What Is Domestic Criminal Trespass?
Domestic criminal trespass: as the name implies, criminal domestic trespass means that after a spouse has left the marital home during a time of separation or divorce, that spouse may not return back to the marital home without permission from the spouse currently residing in the home. Doing so could send that spouse to jail for domestic criminal trespassing, which is considered a misdemeanor in North Carolina. Interestingly, it is estimated that criminal domestic trespass, although it could be used in nearly half or more of domestic cases, is not used as frequently as one would think.
To learn more about domestic criminal trespass in NC, contact Rech Law, P.C. online or give us a call at (704) 659-0007 today.
The applicable North Carolina statute says “any person” who enters after being forbidden to do so will be guilty of the crime of criminal domestic trespass. This could include any party accompanying the spouse who attempts to enter the home either without express permission or against the demands of the spouse residing in the home. It does not matter if the spouses still own the property jointly or if one needs personal items from the home– if the spouse who left the residence re-enters the home without permission and against the wishes of the residing spouse, that spouse could be charged with domestic criminal trespass. The spouse living in the home must willingly allow the other to re-enter the home, or it must be arranged via legal counsel between the parties.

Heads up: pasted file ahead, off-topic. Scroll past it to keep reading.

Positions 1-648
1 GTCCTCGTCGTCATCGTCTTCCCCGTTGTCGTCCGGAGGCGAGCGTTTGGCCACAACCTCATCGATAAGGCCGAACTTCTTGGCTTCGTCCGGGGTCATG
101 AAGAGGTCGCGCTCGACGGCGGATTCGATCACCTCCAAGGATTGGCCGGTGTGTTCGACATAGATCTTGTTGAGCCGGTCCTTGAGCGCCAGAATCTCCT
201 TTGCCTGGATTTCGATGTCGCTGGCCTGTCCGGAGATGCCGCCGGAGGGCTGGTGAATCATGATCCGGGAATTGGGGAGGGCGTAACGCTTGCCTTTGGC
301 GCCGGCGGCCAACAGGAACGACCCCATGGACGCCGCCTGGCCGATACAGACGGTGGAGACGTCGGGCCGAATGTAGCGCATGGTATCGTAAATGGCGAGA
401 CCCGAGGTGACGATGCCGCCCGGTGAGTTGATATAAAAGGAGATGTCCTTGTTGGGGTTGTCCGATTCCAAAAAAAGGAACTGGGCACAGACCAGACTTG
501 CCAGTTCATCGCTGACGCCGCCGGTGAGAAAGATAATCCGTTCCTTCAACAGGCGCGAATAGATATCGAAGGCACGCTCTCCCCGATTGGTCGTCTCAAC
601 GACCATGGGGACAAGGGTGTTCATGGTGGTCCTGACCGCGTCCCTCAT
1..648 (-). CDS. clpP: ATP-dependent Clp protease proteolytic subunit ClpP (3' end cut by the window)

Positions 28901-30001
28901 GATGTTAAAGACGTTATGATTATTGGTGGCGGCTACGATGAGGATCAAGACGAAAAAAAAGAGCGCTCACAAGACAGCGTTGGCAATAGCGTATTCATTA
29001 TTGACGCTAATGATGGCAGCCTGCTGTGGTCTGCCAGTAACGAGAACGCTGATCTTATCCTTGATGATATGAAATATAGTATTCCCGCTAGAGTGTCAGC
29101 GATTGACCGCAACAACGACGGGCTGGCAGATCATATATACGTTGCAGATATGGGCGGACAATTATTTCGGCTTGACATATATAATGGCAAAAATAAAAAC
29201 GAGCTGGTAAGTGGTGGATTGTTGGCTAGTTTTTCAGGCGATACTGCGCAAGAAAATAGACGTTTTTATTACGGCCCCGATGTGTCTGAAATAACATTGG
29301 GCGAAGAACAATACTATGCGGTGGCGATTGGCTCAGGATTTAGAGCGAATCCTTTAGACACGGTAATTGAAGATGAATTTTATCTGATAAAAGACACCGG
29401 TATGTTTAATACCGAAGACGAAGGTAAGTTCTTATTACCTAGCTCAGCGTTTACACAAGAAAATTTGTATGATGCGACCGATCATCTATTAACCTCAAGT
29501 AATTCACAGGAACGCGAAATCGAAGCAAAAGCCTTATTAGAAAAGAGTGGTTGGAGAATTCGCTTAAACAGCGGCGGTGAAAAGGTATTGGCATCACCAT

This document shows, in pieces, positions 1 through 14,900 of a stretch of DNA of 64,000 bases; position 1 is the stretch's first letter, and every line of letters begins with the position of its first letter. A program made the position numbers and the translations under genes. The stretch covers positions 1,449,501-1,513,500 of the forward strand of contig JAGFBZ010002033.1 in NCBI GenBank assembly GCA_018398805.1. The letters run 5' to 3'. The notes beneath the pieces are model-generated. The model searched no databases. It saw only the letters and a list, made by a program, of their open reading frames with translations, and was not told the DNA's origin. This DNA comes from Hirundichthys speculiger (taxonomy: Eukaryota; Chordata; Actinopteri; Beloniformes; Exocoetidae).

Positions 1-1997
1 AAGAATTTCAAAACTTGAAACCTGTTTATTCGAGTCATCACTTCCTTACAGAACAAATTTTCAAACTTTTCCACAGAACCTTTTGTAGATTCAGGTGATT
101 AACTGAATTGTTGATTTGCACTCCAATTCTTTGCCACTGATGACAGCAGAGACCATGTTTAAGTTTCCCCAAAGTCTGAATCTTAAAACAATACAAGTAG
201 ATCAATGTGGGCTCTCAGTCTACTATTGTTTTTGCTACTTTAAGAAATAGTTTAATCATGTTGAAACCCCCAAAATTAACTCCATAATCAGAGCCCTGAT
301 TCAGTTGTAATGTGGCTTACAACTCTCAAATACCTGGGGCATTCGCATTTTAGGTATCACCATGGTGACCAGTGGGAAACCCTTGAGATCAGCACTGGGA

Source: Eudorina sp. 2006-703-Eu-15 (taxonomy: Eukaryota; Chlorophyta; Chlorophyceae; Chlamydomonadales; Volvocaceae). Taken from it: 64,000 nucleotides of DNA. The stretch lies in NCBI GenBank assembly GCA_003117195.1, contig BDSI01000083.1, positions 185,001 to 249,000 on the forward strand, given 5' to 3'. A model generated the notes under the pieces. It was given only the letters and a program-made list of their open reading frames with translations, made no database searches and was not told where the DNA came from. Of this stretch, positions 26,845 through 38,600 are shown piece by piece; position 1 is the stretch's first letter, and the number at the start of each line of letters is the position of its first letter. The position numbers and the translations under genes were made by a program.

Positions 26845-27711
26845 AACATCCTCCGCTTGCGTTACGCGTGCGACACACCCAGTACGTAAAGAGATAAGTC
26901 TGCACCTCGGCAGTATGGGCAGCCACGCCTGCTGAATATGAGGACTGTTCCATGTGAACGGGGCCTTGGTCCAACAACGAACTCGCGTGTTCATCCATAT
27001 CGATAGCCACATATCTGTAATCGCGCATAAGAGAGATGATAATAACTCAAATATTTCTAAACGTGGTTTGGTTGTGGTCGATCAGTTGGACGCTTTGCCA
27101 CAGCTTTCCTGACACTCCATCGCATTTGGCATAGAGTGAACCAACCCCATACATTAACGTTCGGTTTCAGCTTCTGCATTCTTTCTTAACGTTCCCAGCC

However, the statute only applies:
- after one spouse has started living apart pursuant to the time of separation and eventually the divorce of the parties; and
- only if the lawful occupant or spouse in the home has ordered the other spouse not to return to the home.
Moreover, if a spouse is on the premises and is asked to leave, his or her refusal to do so could constitute domestic criminal trespass under the statute.
Now, you may be thinking the statute only applies to married couples. The statute’s language actually protects more than just spouses: it states that the law also extends to “a person with whom the person charged has lived as if married,” thus covering a couple who has lived together in a marital-type relationship. By including this language, the statute expands beyond simply protecting marital rights, allowing more people to seek the protection of the courts in these situations. If you feel as if this law applies to you, or could apply to you, please contact our office to discuss your options.